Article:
The author’s subtitle to his book is "A Surprising Simple Method for Getting Out of Your Own Way" and his stated goal is to help you enjoy yourself more each day. The premise is that we all have a "vile, vicious, villainous, insufferably bully lurking in the shadows of your very own mind: your gremlin." And, depending on your level of self-awareness, you likely already have some sense of your gremlin, which has influenced you since your birth.
Your gremlin is the source of your negative thoughts and he (or she or it) uses some of your past experiences to influence your attitude and behavior. Your gremlin can appear to be your best friend and advisor or your most ill-intentioned enemy. Although your gremlin wants you to believe that he has your best interest at heart, his motive is much less honorable: he is intent on making you miserable.
So what to do? The author lays out a Gremlin-Taming Method, which he purports to be a simple and enjoyable process, but which also takes practice and persistence. Carson’s approach to taming your gremlin centers, first, around simply noticing that she exists. You must pay attention, heightening your awareness to the existence of your gremlin. Can you describe her? Name her? Draw a picture of her? Simply noticing your gremlin will help you to observe not just what is going on around you, but your own thoughts, emotions, and memories in the moment they are occurring. Then you can begin to observe her and notice her influence on you. Doing this will allow you to better understand your habits for responding to emotions, people and circumstances.
Once you have a heightened awareness of your habits, you are ready for the second step in the process: choosing and playing with options. Some of these options for taming your gremlin include:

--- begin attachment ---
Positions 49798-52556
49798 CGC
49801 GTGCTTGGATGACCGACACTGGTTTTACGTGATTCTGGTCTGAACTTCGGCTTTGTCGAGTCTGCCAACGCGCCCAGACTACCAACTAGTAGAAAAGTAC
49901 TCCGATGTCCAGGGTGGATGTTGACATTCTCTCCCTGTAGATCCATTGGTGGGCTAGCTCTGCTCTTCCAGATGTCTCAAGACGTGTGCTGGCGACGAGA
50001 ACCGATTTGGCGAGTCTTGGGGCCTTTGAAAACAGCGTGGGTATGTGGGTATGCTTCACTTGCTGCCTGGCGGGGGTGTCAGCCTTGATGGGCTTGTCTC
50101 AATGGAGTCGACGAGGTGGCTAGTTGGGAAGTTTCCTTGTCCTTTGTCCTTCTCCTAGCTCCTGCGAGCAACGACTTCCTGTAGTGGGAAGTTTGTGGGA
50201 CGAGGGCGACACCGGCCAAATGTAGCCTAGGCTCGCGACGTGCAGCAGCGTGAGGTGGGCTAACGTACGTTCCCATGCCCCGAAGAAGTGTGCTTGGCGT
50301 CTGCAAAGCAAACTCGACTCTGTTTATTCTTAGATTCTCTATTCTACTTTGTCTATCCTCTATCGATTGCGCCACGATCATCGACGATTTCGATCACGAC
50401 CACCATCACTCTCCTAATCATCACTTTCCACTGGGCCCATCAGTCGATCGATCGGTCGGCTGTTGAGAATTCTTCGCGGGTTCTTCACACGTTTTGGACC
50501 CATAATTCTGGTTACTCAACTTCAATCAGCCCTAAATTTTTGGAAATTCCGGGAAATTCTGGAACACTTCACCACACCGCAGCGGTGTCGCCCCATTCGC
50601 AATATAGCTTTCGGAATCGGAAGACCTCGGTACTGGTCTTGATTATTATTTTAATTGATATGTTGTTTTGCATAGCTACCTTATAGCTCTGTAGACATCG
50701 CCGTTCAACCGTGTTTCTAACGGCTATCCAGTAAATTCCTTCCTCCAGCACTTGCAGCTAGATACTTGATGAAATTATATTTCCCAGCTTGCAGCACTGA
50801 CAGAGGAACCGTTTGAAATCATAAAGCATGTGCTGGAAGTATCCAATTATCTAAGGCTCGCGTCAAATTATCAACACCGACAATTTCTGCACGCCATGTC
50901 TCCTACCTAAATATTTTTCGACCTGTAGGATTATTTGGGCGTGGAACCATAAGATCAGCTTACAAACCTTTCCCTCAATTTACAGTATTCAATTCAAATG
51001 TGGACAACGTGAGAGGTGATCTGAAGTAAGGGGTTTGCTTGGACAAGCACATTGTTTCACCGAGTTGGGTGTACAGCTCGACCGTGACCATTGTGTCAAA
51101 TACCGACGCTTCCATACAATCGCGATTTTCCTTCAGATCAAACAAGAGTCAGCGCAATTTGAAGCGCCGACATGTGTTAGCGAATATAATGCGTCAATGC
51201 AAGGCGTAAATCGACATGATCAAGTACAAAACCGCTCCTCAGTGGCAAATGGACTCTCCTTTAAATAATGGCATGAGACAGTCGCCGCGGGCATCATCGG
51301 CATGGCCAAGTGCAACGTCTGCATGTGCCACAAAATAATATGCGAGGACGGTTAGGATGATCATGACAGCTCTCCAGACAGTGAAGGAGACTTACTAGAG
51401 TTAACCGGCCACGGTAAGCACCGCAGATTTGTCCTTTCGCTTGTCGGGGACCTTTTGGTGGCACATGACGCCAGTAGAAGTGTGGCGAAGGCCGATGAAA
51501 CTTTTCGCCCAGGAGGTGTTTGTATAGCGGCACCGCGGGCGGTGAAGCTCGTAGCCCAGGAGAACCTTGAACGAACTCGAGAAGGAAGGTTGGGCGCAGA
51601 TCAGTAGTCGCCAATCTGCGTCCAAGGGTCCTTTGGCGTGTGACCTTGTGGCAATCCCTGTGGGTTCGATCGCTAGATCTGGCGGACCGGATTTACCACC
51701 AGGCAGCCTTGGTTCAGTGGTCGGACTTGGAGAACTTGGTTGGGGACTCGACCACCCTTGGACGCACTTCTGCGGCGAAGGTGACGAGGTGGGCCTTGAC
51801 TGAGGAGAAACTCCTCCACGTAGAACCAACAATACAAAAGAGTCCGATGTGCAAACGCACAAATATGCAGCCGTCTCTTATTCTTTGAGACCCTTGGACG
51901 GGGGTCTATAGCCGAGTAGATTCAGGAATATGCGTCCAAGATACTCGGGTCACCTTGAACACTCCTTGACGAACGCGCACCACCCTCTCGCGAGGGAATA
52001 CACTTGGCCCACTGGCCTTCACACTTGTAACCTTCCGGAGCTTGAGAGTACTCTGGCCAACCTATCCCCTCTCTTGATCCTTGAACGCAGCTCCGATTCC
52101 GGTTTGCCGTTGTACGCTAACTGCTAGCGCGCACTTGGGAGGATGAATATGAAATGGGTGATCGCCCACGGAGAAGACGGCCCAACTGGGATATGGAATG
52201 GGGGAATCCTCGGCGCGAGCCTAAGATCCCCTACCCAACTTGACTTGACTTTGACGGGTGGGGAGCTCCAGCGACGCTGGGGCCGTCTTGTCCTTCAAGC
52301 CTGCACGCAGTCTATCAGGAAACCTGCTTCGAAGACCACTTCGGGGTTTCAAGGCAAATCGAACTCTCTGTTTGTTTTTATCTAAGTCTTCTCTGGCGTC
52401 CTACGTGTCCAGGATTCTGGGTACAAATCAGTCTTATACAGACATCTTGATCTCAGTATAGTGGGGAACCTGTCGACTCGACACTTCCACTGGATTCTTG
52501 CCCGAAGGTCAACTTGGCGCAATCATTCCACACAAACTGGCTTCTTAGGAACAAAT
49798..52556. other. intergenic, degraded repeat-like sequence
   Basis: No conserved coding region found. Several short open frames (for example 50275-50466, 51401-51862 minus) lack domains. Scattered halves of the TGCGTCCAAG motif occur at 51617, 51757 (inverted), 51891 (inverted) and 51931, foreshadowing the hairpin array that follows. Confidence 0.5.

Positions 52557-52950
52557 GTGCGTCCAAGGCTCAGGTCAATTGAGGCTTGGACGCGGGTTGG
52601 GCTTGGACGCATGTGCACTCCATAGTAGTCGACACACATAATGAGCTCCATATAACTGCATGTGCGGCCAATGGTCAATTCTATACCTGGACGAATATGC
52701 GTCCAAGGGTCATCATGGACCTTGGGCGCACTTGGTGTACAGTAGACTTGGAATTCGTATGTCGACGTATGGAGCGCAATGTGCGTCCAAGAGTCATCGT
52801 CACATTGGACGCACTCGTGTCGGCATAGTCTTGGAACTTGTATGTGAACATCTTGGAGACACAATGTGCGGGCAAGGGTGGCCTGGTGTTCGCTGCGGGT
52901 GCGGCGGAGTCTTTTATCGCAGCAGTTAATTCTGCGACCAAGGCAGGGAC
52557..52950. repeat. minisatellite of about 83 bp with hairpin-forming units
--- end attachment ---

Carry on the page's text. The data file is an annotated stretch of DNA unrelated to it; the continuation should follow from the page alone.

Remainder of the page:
1) Breathe and fully experience your emotions – don’t shy away from how you feel. Acknowledge your emotions and face them directly.
2) Change for a change – alter how you behave and respond in certain situations to see what different (better?) result you get. Break out of your comfort zone and try something new.
3) Just imagine it – use creative visualization, balanced with constructive thought, some hard work, and some good choices, to imagine what you want. [Side note: I am not a believer that just because you imagine something, you can have it, and neither is this author.]
The final step towards taming your gremlin is being in process. This means that there is no finish-line when it comes to gremlin-taming. Carson writes that "Being in process is an attitude – an appreciation of the simple truth and the reality that your life will be forever unfolding and your future always unknown." Seeing yourself as in process will help you increase your contentment, your appreciation of life, and your ability to sustain your gremlin-taming over the years. Providing many tips and exercises, the author assists you through each step in the Gremlin-Taming Method.
Gremlins have created very personalized and fear-inducing threats to taunt us. They tell us, for example, that if you risk change, you will: lose friends, fail, be wrong, be poor, be rejected, be embarrassed, and many more. However, if you don’t face your gremlin, it will maintain its grip and control over you, making it difficult to make necessary changes, thereby limiting your potential to attain or achieve what you desire. So tame your gremlin, and increase your satisfaction and fulfillment.